LOW QUALITY, HIGH EXPECTATIONS (cheap LEDs, affordable Fresnels)

Exceptional actress Courtnee Johnston above. Frame grab from TV pilot "Make Or Break", written and directed by Thomas Petrakos.

Exceptional actress Courtnee Johnston above. Frame grab from TV pilot "Make Or Break", written and directed by Thomas Petrakos.

It's not always about using cheap gear and shitty rigs, but of late it has been a topic that I've talked about a lot (CineSummit for example). On the majority of work that I get (Indy, self funded, negative budget) I often have no option but to use the gear I already own...which when it comes to lighting, is cheap and nasty ;) My LED's are about 3 years old and don't have a brand name - I purchased them from eBay/China. They aren't the best in the world and since I've compared to them Kino Celeb's for example and they really are shite haha...mostly in terms of light output and and colour accuracy. That being said, if you KNOW the shiteness, then you can work with the strengths and avoid the weeknesses, or at least know what to expect. For example, in the shot below (and in THIS SHOT), I've used my shitty LED's to great effect. My 500 LED that has dial-able "tungsten", is super green, but as you can see it works wonderfully as a hair light. 

As for my tungsten fresnels (please, please PLEASE don't embarrass yourself and pronounce Fresnel as "f-r-e-Z-n-e-l", the "S" is silent. Just say "f-r-e-n-e-l-l"), I've purchased the cheapest I could find, again from China (in this case from CAME TV, an eBay seller). For those of you who don't know the difference between a RED HEAD light and a Fresnel light, let me quickly explain.

"RED HEADs" and "BLONDEs" (often of 800W and 2000W - or 2K respectively) are both OPEN FACED lights, and both use tungsten (3200 Kelvin) bulbs. "Open Faced" meaning that the bulb is bare and does not have anything in front of it. The light spills out of the fixture which has a reflective background and resulting shadows are sharp. They are a great light source for filling a large area with uniform light. The downside to Open Faced Lights is that they are difficult to "shape". The only thing you have to shape your light are the barn doors, often used as cutters and useful for applying gels or diffusion with pegs.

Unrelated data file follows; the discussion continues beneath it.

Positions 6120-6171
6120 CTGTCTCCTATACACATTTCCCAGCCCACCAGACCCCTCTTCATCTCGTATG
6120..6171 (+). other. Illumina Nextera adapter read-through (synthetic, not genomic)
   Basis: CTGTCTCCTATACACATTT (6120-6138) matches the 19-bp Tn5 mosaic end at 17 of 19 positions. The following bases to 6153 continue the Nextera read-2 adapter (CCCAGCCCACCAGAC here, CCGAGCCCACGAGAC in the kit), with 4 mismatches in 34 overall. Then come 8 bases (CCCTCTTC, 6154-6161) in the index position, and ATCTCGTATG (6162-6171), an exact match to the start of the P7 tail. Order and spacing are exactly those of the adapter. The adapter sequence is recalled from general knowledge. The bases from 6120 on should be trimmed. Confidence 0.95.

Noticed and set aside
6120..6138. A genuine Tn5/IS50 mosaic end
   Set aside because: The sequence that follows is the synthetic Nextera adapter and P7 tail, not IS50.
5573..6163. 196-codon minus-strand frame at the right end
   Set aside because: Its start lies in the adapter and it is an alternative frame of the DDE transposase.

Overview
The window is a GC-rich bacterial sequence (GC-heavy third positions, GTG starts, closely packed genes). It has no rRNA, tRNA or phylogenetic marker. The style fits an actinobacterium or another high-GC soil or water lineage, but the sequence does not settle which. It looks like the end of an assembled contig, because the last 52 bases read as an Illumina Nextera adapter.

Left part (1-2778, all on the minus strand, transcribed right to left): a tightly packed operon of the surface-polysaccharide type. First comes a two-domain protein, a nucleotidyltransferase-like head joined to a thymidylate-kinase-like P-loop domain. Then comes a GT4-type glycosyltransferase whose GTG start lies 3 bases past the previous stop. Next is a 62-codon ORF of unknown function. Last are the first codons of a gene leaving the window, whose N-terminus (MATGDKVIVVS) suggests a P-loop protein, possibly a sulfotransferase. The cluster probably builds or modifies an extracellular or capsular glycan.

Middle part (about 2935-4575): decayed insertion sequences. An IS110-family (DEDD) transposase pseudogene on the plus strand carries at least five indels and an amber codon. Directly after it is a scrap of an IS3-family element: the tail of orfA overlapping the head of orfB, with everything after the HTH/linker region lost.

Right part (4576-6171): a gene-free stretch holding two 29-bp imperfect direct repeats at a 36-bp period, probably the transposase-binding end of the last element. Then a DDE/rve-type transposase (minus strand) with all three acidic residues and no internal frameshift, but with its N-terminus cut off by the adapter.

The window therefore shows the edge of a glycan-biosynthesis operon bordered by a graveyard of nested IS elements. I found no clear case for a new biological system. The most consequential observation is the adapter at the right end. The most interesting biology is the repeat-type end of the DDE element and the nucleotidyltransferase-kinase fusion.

"FRESNELS" on the other hand are not Open Faced. They have a "fresnel" lens in front of the bulb and fixture. The fresnel lens is a very efficient tool for focussing a beam of light - much more so than a traditional magnifying glass. Check out this link to learn more about its creator and the lens's characteristics. Not only does the lens magnify the light (focussing or concentrating more of it into a smaller area), it also creates a much softer shadow compared to that of a bare bulbed open face source. My fresnels are of 350w and 650w variety, but you can get other varieties too - 150w for example, or 1K and 2K variants).  


So, getting back to budget and not having an arsenal of lighting equipment (or a gaffer's truck full of goodies), my lighting kit does NOT comprise of any open faced lights. Why? Because I find that I can pretty much do anything with a fresnel that I can with an open faced, plus I can SHAPE the light, control the beam and have more flexibility with a lower powered lamp, plus if I want hard light, the shadows are much nicer :) As you can see in the diagram below, I used a fresnel but bounced the light back into the actress's face so as to create a large soft source. 


A lot of my lighting diagrams are created months after a shoot, so I'm basically trying to remember the setup as best I can. That's not to say they are not accurate, but sometimes my camera settings have been slightly off (in a few cases, with White Balance). Now days I actually go back and look at the Meta-Data so I don't screw up, but sometimes you'll be looking at my diagrams and the resulting shot and think "those colour temps don't really make sense". I promise I'm not lying or making any of this up!! The results you see in the final shot have been coloured by myself in Resolve or EDIUS - meaning that I may have tweaked certain aspects of the colour to suit the outcome you see here.

Make Or Break screens in a couple of weeks...I'm almost done with the grade! I needed a break from it hence this blog post :) The one thing I've noticed about shooting AND grading a single project is that you can't blame the camera-man for screwing up (which I did many times here hehe). So frustrating! But it's all on me. That being said, it has strengthened the importance of matching lenses for colour and contrast (I'm going to test all of mine and create profiles for them in resolve, but that's another blog post). I guess that's one advantage of cine lenses I've never REALLY experienced. My lens kit is a mixed bag, and it's hurting now hehe ;) 

To learn more about how I light, be sure to visit the LIGHTING section above. There are 22 other's that I've shared and many more to come :) If you have any questions or comments, feel free to "DISQUS" them below! I've recent'y changed the commenting system on my blog to use DISQUS which is much, much better than the standard commenting system (I urge you to sign up to their service, it's free and is used on many forums and blogs). Thanks for visiting! 


Posted on July 6, 2015 .